Throughout, city officials have said they fear that Skipper, the developer, could withdraw his offer of free but valuable land if the city languishes. St. Pete Beach hopes to create a waterfront park on the land it would vacate by moving its City Hall to Corey Avenue.
City officials have declined to respond to concerns raised in the committee's letter. In a press release Thursday, Mayor Ward Friszolowski expressed "disappointment and surprise" that the committee acted outside the Sunshine Law in drafting the letter.
Committee Chairman Jack Ohlhaber drafted the letter, which ultimately calls for the city to back out of its contract with Skipper. He called individual committee members and asked them to come to his home one by one, where they read and initialed the letter without, Ohlhaber says, discussion.
But even without conversation, the event could be a Sunshine Law violation. According to the law, "if a memorandum reflecting the views of a board member on a pending board issue is circulated among the board members with each indicating his or her approval or disapproval and, upon completion of the signatures, the memorandum has the effect of becoming the official action of the board, there is a violation of the Sunshine Law."
"The content of the memorandum is not so important as the manner in which the memorandum came about," Friszolowski said in the release. "What the city hall committee members apparently fail to understand is that the public must be informed of meetings like this so that varying views can be expressed, understood and taken into consideration as decisions are made. In this case, the committee did not allow that public notice and interaction to take place."
In their letter, the committee members questioned why Skipper was weeks late in submitting some required information to the city and also asked why he declined to include in the building many details they thought had already been hashed out.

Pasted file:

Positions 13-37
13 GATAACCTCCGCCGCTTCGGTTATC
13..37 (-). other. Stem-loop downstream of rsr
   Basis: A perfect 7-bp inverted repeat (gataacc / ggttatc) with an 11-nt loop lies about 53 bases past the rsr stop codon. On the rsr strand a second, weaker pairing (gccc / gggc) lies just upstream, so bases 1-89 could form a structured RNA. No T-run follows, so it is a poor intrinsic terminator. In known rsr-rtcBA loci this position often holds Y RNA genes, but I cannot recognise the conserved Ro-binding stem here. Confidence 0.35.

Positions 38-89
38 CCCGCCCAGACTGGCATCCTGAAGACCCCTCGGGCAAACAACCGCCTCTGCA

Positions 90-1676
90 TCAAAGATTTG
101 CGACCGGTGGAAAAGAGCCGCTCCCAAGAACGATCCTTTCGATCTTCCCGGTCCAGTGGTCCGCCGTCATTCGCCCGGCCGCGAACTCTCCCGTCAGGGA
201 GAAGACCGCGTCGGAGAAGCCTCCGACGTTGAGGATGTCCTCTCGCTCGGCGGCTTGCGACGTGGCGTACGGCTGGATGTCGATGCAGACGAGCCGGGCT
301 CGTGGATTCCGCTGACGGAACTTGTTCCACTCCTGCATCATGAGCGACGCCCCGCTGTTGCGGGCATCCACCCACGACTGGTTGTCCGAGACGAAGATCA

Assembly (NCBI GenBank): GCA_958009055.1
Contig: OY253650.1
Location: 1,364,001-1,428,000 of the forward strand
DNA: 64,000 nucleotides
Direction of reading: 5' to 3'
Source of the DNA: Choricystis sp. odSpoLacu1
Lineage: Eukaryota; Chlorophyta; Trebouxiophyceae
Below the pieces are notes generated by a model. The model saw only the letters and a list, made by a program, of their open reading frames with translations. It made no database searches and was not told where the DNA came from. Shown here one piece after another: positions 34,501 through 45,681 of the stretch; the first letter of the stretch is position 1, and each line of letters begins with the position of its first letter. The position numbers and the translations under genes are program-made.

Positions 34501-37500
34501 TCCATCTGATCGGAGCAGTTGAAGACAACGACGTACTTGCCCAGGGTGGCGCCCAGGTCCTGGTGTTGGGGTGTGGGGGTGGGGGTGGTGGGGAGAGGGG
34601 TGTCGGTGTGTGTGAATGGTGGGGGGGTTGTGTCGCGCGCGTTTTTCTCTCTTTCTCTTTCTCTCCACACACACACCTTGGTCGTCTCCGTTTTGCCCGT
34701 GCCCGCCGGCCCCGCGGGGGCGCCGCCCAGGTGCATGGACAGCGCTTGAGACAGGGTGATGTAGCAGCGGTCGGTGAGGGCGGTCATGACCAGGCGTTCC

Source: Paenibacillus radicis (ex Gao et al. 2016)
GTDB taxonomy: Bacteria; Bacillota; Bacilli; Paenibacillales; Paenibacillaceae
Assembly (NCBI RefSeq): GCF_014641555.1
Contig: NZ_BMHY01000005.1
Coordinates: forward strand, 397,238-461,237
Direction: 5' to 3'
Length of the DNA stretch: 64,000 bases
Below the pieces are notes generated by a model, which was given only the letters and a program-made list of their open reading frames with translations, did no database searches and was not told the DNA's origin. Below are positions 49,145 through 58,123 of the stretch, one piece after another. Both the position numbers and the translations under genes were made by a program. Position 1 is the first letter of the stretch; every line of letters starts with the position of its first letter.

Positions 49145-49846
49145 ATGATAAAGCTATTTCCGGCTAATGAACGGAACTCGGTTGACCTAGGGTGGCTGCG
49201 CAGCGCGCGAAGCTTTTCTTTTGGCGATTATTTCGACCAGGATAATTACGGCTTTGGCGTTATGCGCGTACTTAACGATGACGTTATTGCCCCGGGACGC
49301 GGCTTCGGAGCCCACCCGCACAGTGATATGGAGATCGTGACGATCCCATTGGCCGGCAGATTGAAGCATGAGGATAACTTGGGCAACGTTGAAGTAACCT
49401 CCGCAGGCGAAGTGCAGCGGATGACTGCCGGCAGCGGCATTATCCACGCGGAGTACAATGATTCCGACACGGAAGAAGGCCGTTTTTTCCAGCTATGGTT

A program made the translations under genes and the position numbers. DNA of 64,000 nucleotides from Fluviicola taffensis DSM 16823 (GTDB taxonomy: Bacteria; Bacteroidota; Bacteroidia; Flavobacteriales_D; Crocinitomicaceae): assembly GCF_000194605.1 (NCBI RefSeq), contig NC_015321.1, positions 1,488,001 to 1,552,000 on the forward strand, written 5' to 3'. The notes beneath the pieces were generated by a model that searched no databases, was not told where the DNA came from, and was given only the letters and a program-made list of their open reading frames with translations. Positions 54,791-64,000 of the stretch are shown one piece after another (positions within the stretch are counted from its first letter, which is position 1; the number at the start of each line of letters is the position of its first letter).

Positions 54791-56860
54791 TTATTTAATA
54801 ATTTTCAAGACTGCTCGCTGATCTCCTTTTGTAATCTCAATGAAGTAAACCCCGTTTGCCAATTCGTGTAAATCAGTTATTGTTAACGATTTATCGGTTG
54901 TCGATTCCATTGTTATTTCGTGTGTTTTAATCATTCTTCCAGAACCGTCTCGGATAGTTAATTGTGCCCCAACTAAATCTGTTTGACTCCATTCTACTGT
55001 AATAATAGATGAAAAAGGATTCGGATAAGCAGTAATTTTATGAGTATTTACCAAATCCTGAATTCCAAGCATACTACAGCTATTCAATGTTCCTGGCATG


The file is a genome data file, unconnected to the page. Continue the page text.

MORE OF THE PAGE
In more than 200 pages of building specifications, an architect outlined brand names, workmanship standards and other things they expected Skipper to use in the building.
But Skipper and his representatives crossed out references to stainless-steel nails, deleting references to the quality of nails used in the project. He also crossed out brand names of various products to be used, indicating only that the products used would meet code.
Schwing said those documents are not finalized, and he disagrees with Skipper on several of the items. Committee members, meanwhile, say they simply want to do a good job for the city by making sure the developer promises to use the right materials.
Ron Holehouse, a member of the advisory committee, said he is discouraged that he was asked to volunteer his time for the city, then expected to look the other way when he sees something disturbing about the project.
"In light of what has happened this week, I've just decided to do what I think is right and stick with the facts and leave the rest of the garbage and gossip out of it," Holehouse said. "I've tried to put the focus back on, "Is it a good deal for the city of St. Pete Beach, knowing what we know right now?' "
© 2006 • All Rights Reserved • Tampa Bay Times
490 First Avenue South St. Petersburg, FL 33701 727-893-8111
From the Times
South Pinellas desks